FTC continues its influencer marketing crackdown with Machinima order
Second release in less than a week indicates the agency wants to keep up the pressure on marketers to play by disclosure rules.
Last September, the FTC settled charges against YouTube-based gaming network Machinima over failure to disclose payments to YouTube “influencers” surrounding an Xbox promotion. Today, the agency announced its final consent order in the case.
This marks the second announcement this week in connection with a settlement surrounding native ads that did not carry proper disclosures and thus were considered deceptive by the FTC. The other involved fashion retailer Lord & Taylor and Instagram influencer marketing.
In the Machinima case, the company paid two YouTube gaming personalities between $15,000 and $30,000 to produce videos promoting Xbox One and specific games. The videos received hundreds of thousands of views on YouTube. The payments or the promotional nature of the videos were not disclosed to viewers.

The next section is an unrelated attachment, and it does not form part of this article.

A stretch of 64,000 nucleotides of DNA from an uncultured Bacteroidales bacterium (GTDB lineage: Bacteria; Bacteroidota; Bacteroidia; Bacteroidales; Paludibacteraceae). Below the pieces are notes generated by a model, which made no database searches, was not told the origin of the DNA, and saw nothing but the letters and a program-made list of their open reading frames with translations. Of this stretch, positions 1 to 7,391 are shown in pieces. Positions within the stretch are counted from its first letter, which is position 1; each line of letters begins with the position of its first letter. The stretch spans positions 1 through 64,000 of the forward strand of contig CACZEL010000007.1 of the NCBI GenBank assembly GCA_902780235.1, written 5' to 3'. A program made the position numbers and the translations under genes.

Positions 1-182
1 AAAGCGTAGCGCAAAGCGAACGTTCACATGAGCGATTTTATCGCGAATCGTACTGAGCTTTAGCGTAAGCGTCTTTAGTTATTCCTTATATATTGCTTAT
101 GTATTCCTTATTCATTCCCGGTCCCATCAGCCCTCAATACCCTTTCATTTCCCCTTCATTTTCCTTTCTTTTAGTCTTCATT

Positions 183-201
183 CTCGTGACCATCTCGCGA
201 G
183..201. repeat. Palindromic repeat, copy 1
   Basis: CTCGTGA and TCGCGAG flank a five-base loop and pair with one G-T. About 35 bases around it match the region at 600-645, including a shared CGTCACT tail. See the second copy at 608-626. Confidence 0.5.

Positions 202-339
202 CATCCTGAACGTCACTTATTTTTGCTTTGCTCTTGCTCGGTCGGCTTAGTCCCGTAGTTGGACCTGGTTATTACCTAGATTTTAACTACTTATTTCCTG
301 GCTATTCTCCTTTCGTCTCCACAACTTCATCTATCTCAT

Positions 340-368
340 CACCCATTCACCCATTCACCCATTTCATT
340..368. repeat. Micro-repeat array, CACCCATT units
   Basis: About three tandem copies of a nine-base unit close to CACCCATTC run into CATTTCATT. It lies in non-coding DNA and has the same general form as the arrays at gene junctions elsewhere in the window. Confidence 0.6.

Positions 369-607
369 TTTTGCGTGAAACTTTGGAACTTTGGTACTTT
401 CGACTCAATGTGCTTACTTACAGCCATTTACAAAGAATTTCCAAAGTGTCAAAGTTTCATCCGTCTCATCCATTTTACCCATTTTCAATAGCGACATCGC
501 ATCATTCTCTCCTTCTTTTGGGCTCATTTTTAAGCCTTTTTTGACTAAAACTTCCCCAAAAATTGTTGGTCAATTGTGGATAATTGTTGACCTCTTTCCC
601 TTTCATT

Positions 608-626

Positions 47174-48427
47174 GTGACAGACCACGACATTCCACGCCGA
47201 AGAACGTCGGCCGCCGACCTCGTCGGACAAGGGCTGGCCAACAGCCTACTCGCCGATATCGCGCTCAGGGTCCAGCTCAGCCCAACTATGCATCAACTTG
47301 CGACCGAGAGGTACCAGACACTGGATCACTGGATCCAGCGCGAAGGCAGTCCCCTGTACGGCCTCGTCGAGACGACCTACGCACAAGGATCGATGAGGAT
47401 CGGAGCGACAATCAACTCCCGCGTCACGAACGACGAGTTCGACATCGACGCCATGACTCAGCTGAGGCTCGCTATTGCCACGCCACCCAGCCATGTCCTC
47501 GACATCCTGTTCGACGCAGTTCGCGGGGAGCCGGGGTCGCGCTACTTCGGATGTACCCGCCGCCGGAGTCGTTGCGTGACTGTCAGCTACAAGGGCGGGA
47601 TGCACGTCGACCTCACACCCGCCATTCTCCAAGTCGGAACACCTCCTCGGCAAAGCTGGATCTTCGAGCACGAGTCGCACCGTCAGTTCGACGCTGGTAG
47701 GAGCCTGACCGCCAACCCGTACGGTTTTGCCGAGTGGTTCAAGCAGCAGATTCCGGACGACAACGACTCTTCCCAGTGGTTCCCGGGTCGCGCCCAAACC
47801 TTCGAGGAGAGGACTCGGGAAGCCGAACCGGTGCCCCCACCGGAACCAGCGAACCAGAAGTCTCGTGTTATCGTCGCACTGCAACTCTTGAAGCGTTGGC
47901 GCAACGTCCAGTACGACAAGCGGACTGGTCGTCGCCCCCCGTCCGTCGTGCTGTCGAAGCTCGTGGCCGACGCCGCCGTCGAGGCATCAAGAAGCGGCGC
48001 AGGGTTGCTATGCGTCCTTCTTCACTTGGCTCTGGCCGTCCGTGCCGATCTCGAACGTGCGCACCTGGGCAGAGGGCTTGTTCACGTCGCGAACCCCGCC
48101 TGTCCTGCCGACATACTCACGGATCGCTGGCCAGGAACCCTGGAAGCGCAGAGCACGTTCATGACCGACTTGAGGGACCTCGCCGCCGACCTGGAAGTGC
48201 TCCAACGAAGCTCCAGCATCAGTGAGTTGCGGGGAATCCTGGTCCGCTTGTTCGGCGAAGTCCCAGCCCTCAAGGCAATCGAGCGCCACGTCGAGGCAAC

Like the Lord & Taylor settlement, the Machinima settlement prohibits the company from doing something similar in the future — paying influencers without corresponding disclosures about the nature of the endorsements. It also requires the company within 90 days to follow up with any payee-influencers to ensure that the required disclosures are made and present.
With these two releases, the FTC is clearly sending a message that more enforcement actions are on the way for any native advertisers or influencer campaigns that are not sufficiently identified as ads or sponsored content.
For more information on how to comply with FTC guidelines surrounding native ads and sponsored content, check out the agency’s Native Advertising: A Guide for Business.
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